issues for the last few years, there may already be appreciable numbers of similar
but nonidentical sets of solutions coming to life. Working around the world to
build sufficient communities of interest and standards to allow genuinely
interoperable archives and real standards will take a great deal of "social work."
Every archive will continue to devote some percentage of its operation to external
collaborations driven by the desire to optimize functional interoperability.
4. The messy part (comprehensiveness). There will be a fair number of journals
that either choose not to cooperate or are financially or organizationally ill-
equipped to cooperate in a venture of the scope imagined. It will be in the interest
of the library and user communities generally to identify those under-resourced or
recalcitrant organizations and find the means — financial, organizational, political
— to bring as many of them aboard as possible. It may prove to be the case that
90 percent of formal publishers' journals can be brought aboard for a modest
price, and the other 10 percent may require as much money or more to come in
line with the broader community.
5. The part where it becomes difficult — and probably very expensive — again
(migration). The solutions we now envision will sustain themselves only as long
as the current technical framework holds. When the next technological or
conceptual revolution gives people powers of presentation they now lack and that
do not allow themselves to be represented by the technical solutions we now
envision, then we will require the next revolution in archiving. The good news at
that point is that some well-made and well-observed standards and practices today
should be able to be carried forward as a subset of whatever superset of practices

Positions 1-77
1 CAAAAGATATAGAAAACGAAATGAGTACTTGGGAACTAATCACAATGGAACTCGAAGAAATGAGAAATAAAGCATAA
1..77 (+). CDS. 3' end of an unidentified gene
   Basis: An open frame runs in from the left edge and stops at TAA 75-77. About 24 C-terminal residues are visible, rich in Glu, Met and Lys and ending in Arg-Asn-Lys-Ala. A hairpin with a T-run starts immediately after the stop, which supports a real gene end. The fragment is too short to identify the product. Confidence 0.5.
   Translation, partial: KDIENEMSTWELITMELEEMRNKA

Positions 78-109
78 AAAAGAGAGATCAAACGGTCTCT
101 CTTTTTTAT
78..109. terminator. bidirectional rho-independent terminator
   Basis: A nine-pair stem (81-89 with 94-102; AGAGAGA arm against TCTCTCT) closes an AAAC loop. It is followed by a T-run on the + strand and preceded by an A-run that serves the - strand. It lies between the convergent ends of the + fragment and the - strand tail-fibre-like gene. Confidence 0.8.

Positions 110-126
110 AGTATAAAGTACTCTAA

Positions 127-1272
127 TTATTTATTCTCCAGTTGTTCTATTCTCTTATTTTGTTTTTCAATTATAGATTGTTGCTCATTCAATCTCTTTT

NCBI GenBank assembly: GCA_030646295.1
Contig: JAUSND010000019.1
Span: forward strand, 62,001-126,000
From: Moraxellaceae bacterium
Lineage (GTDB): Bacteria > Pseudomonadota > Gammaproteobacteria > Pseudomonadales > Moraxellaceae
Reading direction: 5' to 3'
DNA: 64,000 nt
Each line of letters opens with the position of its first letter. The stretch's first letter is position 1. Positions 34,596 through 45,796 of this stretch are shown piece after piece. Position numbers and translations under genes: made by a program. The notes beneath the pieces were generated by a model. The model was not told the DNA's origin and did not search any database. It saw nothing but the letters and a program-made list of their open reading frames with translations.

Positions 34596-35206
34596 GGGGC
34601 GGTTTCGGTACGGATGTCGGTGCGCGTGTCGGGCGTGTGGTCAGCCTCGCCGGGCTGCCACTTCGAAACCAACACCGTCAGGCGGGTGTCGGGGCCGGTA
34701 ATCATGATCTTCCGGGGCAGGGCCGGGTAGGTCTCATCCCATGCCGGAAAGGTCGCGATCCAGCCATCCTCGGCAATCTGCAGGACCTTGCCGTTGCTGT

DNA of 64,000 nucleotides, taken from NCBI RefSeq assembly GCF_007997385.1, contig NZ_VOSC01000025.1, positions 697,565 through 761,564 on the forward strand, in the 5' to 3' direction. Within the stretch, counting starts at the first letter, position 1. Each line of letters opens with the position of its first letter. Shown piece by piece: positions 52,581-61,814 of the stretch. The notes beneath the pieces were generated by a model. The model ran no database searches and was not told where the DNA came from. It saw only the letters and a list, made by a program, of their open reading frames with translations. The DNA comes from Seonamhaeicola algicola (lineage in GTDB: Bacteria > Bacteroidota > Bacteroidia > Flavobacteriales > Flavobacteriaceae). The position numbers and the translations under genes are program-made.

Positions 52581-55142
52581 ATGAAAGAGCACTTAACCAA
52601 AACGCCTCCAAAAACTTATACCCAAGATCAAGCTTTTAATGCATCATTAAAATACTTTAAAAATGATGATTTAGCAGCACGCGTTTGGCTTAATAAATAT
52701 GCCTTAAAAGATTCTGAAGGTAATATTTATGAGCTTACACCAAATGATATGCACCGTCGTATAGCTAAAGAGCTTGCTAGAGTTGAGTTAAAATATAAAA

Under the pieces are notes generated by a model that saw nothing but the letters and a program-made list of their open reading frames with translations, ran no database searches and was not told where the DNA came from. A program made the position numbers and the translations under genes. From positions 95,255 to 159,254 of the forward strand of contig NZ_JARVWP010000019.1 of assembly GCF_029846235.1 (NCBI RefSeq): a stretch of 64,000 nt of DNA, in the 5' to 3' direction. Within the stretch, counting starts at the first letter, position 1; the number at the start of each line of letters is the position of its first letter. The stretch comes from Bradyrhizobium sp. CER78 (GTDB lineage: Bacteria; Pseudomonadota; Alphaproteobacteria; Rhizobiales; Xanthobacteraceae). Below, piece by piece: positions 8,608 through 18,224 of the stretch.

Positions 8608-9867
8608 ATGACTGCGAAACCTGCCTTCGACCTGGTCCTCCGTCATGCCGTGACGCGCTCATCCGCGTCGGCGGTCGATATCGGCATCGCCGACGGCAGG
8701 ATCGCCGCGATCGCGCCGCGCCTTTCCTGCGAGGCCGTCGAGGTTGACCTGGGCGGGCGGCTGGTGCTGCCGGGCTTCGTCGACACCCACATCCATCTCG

need to be devised in the future. Elsevier Science has a foretaste of this in its
current, very costly migration to XML.
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Needless to say, the above overview is somewhat simplified. For example, in our
planning year, we were surprised to find just how few of the 1,100+ Elsevier e-journal
titles carried complex information objects, compared to what we expected to find.
Complex media, data sets, and other electronic-only features exist that have yet to find
their place as regular or dominant players in e-journals, and creating ways to deal with
these types of digital information — let alone standard ways — will be costly, as are all
initial structural activities (see #1 above).
Cost-Effective Collaboration and Organization for e-Archiving
That said, it appears that willing collaborators have yet a little time both to address and to
solve the hefty problems of presenting and archiving complex digital information objects.
To archive a single e-journal or small set of journals is to do relatively little. But to
develop standards that will serve e-preservation well — let alone to facilitate access to
the most simple of e-archives that begin to bloom like a hundred flowers — all the
players will need to work together. We imagine an aggregation of archiving efforts,
whether in physical co-location or at least virtual association and coordination.
But how might such archival universes be organized?
Archives could be subject-based, arranged by discipline and subdiscipline. Such
an arrangement would allow some specialization of features, easier cross-journal
searching, and creation of a community of stakeholders.
Archives could be format-based. This arrangement would probably overlap with
subject-based arrangement in many fields, would be easier to operate and manage,
but would sacrifice at least some functionality for users — an important
consideration, given that archival retrieval is likely to occur in ways that put at
least some demand on users to navigate unfamiliar interfaces.
Archives could be publisher-based. Such an arrangement would offer real
conveniences at the very outset, but would need close examination to assure that
standards and interoperability are maintained against the natural interest of a
given rights holder to cling to prerogatives and privileges.
Archives could be nationally-based. Australia, Japan, Canada, Sweden, and other
nations could reasonably feel that they have a mission to preserve their own
scientific and cultural products and not to depend on others.
Archives could be organized entrepreneurially by hosts. This is probably the
weakest model, inasmuch as it would create the least coherence for users and
Each of these alternate universes has its own gravitational force and all will probably